As a game developer, I have become convinced that games can have a profound impact in teaching and changing the world. Why? Games encourage us to take on epic challenges and objectives. In the act of making a game, designers and developers have the opportunity to craft the rules of the game to encourage collaboration and teach complex problems. The world has lots of big problems to solve. A well crafted game encourages the community of players to take up grand quests because the game is challenging and fun. I believe that games that involve human collaboration can be especially potent since the player does not feel alone in their quest. Finally, games give us feedback on our progress on the quest. In some games like Angry Birds, I can celebrate when I get “three stars” on a level. I can enjoy the epic cheers from my fans as I rock the house in games like Rock Band. Feedback may appear in the form of a score, badges, celebrations, cheers or coaching from fellow players. These aspects of games help keep us stay engaged in learning and solving complex problems.
I have been greatly influenced by my reading of Dr. Jane Mcgonigal, writer of “Reality is Broken: Why Games Make Us Better and How They Can Change the World.” I really enjoyed the chapters devoted to using the power of community to explore and solve real world problems. FoldIt is a powerful example of the community empowered to perform research about protein folding. And it’s fun too! The act of collaborating with a massive number of online players is very engaging.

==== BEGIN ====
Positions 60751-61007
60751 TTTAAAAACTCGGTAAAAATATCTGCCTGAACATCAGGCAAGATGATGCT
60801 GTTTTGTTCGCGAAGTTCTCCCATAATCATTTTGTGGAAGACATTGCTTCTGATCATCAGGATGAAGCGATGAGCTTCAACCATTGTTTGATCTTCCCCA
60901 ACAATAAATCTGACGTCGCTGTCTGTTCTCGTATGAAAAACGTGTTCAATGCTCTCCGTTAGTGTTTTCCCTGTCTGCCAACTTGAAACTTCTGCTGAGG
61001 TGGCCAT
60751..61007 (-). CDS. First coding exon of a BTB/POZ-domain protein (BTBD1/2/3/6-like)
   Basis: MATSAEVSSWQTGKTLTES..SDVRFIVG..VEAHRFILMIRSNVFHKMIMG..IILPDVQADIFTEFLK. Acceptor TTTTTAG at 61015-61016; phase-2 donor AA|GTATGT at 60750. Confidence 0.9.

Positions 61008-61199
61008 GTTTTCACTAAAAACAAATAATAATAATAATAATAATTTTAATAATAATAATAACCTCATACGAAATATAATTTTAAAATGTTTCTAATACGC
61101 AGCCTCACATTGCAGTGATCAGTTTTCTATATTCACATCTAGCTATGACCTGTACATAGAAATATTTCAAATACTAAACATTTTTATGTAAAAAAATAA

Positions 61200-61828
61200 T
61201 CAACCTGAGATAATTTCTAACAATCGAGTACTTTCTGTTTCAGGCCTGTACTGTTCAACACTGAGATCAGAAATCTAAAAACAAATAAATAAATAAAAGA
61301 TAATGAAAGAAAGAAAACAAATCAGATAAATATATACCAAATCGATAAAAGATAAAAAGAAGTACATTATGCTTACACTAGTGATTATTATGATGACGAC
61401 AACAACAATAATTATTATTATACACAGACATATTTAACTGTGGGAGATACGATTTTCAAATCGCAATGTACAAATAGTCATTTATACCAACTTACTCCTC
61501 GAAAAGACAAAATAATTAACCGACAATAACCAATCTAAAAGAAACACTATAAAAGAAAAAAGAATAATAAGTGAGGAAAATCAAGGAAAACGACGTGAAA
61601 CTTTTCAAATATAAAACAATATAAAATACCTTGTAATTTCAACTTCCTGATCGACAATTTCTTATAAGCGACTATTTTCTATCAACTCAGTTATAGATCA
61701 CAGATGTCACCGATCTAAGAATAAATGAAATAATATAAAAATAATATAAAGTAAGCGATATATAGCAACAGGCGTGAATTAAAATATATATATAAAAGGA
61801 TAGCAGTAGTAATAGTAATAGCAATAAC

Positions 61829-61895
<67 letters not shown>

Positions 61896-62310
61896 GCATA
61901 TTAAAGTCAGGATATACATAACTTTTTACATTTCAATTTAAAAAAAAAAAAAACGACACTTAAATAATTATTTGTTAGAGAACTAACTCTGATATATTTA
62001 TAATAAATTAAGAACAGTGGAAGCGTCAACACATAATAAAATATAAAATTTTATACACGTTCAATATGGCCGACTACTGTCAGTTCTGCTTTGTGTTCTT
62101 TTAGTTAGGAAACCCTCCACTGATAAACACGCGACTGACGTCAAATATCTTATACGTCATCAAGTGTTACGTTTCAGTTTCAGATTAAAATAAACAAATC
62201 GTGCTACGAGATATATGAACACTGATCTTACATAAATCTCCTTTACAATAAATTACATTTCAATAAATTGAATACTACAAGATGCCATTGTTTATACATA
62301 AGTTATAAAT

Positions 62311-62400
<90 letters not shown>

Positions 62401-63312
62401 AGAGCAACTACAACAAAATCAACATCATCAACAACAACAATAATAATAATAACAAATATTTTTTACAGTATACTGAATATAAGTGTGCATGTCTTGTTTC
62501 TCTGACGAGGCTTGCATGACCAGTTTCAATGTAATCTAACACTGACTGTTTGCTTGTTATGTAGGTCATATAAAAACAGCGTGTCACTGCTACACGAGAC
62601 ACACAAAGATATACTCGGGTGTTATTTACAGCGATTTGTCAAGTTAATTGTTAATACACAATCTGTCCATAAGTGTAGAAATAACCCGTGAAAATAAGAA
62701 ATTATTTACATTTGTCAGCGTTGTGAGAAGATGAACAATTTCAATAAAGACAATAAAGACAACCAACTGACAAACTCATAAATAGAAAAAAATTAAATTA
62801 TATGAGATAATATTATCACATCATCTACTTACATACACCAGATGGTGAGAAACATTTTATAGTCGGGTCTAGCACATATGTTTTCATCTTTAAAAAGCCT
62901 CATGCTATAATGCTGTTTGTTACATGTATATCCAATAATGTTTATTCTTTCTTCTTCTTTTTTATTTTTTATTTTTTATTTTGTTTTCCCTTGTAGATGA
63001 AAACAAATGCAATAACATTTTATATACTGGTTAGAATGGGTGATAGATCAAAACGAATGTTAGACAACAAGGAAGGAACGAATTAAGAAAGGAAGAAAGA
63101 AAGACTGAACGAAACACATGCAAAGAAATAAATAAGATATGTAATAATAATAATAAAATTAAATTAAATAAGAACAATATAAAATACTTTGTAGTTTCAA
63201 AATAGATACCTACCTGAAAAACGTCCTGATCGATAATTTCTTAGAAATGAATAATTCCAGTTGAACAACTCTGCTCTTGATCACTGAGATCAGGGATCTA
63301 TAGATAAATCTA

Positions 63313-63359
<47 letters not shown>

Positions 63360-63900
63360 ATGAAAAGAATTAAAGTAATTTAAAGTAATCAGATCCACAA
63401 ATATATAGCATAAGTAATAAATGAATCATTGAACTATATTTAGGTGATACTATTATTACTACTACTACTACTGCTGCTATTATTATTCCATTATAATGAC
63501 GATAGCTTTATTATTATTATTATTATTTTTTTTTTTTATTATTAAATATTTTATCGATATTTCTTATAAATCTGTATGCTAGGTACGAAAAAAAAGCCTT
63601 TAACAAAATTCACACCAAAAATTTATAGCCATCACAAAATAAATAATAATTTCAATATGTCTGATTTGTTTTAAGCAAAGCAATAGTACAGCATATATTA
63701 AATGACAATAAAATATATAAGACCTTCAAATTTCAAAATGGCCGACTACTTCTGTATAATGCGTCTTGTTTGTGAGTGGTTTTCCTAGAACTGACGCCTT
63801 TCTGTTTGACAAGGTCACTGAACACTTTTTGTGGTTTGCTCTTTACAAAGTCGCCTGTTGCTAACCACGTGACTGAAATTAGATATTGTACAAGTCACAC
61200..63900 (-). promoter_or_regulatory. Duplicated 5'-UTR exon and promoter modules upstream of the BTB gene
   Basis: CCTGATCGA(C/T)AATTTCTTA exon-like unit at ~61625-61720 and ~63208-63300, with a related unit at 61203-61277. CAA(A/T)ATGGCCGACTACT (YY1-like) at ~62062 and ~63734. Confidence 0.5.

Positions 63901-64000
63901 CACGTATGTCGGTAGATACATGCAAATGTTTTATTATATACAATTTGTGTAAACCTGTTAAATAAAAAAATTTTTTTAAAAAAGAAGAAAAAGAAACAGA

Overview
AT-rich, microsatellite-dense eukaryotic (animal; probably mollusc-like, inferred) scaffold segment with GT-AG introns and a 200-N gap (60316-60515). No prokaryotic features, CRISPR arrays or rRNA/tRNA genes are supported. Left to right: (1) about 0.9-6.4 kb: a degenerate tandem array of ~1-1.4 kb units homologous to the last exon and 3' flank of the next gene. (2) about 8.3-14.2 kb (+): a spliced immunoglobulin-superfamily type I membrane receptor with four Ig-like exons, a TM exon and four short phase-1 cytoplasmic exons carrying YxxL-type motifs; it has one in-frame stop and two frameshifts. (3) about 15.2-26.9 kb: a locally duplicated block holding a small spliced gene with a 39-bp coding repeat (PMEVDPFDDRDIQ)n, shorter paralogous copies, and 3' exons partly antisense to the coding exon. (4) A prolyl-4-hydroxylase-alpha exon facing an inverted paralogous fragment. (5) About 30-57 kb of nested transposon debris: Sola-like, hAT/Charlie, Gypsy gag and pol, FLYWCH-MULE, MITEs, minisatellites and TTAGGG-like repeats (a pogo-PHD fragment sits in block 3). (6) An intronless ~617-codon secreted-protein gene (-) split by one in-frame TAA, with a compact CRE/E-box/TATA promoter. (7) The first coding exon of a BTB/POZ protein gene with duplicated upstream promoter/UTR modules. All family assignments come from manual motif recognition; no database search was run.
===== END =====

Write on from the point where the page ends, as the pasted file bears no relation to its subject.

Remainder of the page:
YouTube Abstract: Guessing how a protein will fold up based on its DNA sequence is often too difficult for even the most advanced computer programs. Now scientists have created Foldit, an online game that lets human players do the work. Read the original research at: http://go.nature.com/zsfaKP and read more about ‘citizen science’ in this Nature News feature:http://go.nature.com/sfBFPM
5 reasons why FoldIt is awesome!
- It teaches a complex subject in a simple way.
- It allows hands on interaction with the subject of protein folding.
- It connects “text book” theory of protein folding to research in the real world.
- The game shows the power of massively collaborative online games.
- The game supports research for curing HIV/AIDS, Cancer, and Alzheimer’s.
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